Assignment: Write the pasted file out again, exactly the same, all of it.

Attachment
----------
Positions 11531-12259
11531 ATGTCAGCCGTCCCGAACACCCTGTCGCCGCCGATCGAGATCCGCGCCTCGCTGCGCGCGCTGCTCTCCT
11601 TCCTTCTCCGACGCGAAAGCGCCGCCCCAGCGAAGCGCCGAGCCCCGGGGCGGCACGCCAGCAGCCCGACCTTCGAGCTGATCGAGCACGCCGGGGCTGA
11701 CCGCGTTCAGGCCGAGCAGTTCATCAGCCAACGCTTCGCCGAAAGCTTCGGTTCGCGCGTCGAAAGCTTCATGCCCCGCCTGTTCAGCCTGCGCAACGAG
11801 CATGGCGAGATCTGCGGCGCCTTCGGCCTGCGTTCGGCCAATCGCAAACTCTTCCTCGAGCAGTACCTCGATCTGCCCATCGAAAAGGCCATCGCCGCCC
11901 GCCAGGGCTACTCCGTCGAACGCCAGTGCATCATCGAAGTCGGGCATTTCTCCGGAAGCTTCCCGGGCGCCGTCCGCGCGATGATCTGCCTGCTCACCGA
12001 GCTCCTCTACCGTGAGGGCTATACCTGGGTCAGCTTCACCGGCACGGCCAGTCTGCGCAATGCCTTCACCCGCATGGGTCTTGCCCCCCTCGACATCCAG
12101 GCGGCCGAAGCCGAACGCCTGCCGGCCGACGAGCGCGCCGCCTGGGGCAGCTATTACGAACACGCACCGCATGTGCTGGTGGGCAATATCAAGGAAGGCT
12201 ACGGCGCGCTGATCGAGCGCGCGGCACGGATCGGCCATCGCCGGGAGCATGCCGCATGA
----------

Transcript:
Positions 11531-12259
11531 ATGTCAGCCGTCCCGAACACCCTGTCGCCGCCGATCGAGATCCGCGCCTCGCTGCGCGCGCTGCTCTCCT
11601 TCCTTCTCCGACGCGAAAGCGCCGCCCCAGCGAAGCGCCGAGCCCCGGGGCGGCACGCCAGCAGCCCGACCTTCGAGCTGATCGAGCACGCCGGGGCTGA
11701 CCGCGTTCAGGCCGAGCAGTTCATCAGCCAACGCTTCGCCGAAAGCTTCGGTTCGCGCGTCGAAAGCTTCATGCCCCGCCTGTTCAGCCTGCGCAACGAG
11801 CATGGCGAGATCTGCGGCGCCTTCGGCCTGCGTTCGGCCAATCGCAAACTCTTCCTCGAGCAGTACCTCGATCTGCCCATCGAAAAGGCCATCGCCGCCC
11901 GCCAGGGCTACTCCGTCGAACGCCAGTGCATCATCGAAGTCGGGCATTTCTCCGGAAGCTTCCCGGGCGCCGTCCGCGCGATGATCTGCCTGCTCACCGA
12001 GCTCCTCTACCGTGAGGGCTATACCTGGGTCAGCTTCACCGGCACGGCCAGTCTGCGCAATGCCTTCACCCGCATGGGTCTTGCCCCCCTCGACATCCAG
12101 GCGGCCGAAGCCGAACGCCTGCCGGCCGACGAGCGCGCCGCCTGGGGCAGCTATTACGAACACGCACCGCATGTGCTGGTGGGCAATATCAAGGAAGGCT
12201 ACGGCGCGCTGATCGAGCGCGCGGCACGGATCGGCCATCGCCGGGAGCATGCCGCATGA